Secrétaire à abattant

Attributed to the Workshop of Duncan Phyfe American, born Scotland
or attributed to D. Phyfe & Son American
or attributed to Duncan Phyfe & Sons American

On view at The Met Fifth Avenue in Gallery 738

The rippling figure of mahogany veneers sheaths the Classically inspired columnar supports and architectonic mass of this secrétaire à abattant, or "French secretary" according to the 1834 New York cabinetmakers’ price book. In the 1830s and 40s, the Phyfe workshop embraced the revival of Grecian designs and use of flashy veneering techniques popularized by their French counterparts. The Phyfe workshop produced very few secrétaires but may have based this form on number 368 of volume one (1813-1815) in Pierre de La Mésangère’s Collection de Meubles et Objets de Goût (1820–1831). The secrétaire employs sophisticated hardware such as spring-locked drawers for the safekeeping of valuables and a drop-fron with a weighted iron balance hinge.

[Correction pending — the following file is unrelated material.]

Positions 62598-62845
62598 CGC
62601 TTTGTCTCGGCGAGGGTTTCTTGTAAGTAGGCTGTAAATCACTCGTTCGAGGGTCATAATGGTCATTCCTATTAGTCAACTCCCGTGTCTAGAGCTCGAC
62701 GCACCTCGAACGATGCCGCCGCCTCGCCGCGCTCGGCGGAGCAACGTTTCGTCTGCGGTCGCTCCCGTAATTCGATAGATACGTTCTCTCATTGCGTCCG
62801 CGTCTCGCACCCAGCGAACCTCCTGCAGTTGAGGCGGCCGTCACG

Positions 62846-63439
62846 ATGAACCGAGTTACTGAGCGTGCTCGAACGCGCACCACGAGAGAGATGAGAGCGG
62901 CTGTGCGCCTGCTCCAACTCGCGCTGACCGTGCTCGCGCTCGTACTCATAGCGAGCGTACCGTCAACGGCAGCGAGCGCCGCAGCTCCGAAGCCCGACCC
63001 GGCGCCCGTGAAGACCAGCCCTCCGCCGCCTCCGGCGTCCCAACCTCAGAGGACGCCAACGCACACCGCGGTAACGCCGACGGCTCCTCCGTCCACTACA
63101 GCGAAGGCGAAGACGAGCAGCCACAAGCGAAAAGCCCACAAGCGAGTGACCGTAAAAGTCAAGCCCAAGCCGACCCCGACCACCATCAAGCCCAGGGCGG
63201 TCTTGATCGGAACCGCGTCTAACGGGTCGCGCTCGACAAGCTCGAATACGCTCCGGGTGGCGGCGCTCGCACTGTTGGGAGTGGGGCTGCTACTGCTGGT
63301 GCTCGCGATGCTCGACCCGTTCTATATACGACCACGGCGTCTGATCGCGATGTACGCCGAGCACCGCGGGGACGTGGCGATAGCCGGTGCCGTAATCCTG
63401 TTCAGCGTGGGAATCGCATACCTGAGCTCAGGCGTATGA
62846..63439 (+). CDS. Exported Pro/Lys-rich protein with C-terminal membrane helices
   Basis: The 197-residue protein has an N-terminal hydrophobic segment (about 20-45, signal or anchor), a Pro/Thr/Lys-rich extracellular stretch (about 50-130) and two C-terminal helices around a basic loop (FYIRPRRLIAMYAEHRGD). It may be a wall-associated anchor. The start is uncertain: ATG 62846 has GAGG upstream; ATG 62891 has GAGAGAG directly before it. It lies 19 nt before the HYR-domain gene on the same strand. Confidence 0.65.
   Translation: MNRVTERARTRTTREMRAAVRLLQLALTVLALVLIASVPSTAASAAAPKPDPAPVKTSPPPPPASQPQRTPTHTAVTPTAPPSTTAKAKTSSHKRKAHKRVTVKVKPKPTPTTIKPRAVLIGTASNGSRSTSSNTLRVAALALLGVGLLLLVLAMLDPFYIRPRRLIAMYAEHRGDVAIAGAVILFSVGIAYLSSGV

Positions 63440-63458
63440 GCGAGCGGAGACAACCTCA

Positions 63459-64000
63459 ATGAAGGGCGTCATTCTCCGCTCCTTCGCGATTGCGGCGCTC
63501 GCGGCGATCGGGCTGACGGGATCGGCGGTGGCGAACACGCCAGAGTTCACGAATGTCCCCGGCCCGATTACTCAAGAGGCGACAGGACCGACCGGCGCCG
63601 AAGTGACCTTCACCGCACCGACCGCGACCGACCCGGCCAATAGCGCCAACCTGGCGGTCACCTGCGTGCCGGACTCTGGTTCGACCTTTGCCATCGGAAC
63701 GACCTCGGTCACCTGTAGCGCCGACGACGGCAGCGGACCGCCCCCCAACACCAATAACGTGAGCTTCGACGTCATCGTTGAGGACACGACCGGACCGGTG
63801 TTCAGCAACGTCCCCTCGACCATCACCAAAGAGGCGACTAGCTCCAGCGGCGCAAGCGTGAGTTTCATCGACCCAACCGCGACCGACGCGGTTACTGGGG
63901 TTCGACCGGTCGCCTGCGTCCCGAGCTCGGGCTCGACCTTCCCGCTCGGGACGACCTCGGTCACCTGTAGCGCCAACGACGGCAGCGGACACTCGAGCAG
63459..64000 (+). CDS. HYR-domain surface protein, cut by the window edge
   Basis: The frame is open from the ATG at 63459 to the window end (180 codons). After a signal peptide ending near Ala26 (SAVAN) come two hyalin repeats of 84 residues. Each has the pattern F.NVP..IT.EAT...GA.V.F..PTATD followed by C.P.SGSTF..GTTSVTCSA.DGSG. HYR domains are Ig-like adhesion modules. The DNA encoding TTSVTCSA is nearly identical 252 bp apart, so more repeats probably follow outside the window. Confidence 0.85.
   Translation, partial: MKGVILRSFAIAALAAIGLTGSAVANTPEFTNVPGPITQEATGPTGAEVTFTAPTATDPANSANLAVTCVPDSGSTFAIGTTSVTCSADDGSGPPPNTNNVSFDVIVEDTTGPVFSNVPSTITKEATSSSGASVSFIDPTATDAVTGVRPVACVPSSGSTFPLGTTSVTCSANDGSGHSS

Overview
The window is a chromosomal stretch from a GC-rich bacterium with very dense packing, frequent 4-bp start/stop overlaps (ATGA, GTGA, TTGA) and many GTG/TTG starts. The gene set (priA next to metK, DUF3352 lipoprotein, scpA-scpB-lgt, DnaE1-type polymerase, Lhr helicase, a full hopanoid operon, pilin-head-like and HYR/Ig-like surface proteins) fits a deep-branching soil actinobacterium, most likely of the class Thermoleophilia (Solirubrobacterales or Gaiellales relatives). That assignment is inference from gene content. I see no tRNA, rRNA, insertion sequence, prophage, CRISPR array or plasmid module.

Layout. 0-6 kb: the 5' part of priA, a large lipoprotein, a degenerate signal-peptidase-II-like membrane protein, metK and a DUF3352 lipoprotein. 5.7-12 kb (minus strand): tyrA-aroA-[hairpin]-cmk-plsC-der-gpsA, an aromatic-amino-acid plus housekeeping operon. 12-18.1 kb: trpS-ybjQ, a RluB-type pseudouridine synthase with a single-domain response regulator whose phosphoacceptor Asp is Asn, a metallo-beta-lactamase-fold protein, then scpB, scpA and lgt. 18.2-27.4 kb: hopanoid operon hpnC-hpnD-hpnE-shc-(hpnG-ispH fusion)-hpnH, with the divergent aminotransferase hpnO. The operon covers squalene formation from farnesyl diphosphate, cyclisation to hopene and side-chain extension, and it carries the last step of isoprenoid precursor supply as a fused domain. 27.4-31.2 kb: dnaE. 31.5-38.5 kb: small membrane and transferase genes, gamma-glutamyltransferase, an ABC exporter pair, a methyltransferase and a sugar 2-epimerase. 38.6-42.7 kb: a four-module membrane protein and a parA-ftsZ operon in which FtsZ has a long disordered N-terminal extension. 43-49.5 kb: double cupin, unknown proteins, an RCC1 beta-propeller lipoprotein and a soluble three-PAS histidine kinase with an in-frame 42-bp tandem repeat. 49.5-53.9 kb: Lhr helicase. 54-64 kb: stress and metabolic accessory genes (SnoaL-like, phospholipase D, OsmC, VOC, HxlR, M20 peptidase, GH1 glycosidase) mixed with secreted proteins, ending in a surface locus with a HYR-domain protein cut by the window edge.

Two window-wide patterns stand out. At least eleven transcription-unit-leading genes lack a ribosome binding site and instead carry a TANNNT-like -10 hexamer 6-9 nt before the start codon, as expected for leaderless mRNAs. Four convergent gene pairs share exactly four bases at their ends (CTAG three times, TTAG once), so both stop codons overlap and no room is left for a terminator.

Secrétaire à abattant, Attributed to the Workshop of Duncan Phyfe (American (born Scotland), near Lock Fannich, Ross-Shire, Scotland 1768/1770–1854 New York), Mahogany, mahogany veneer, yellow poplar,  white pine, gilded brass, mirrored plate glass, marble, ivory, American

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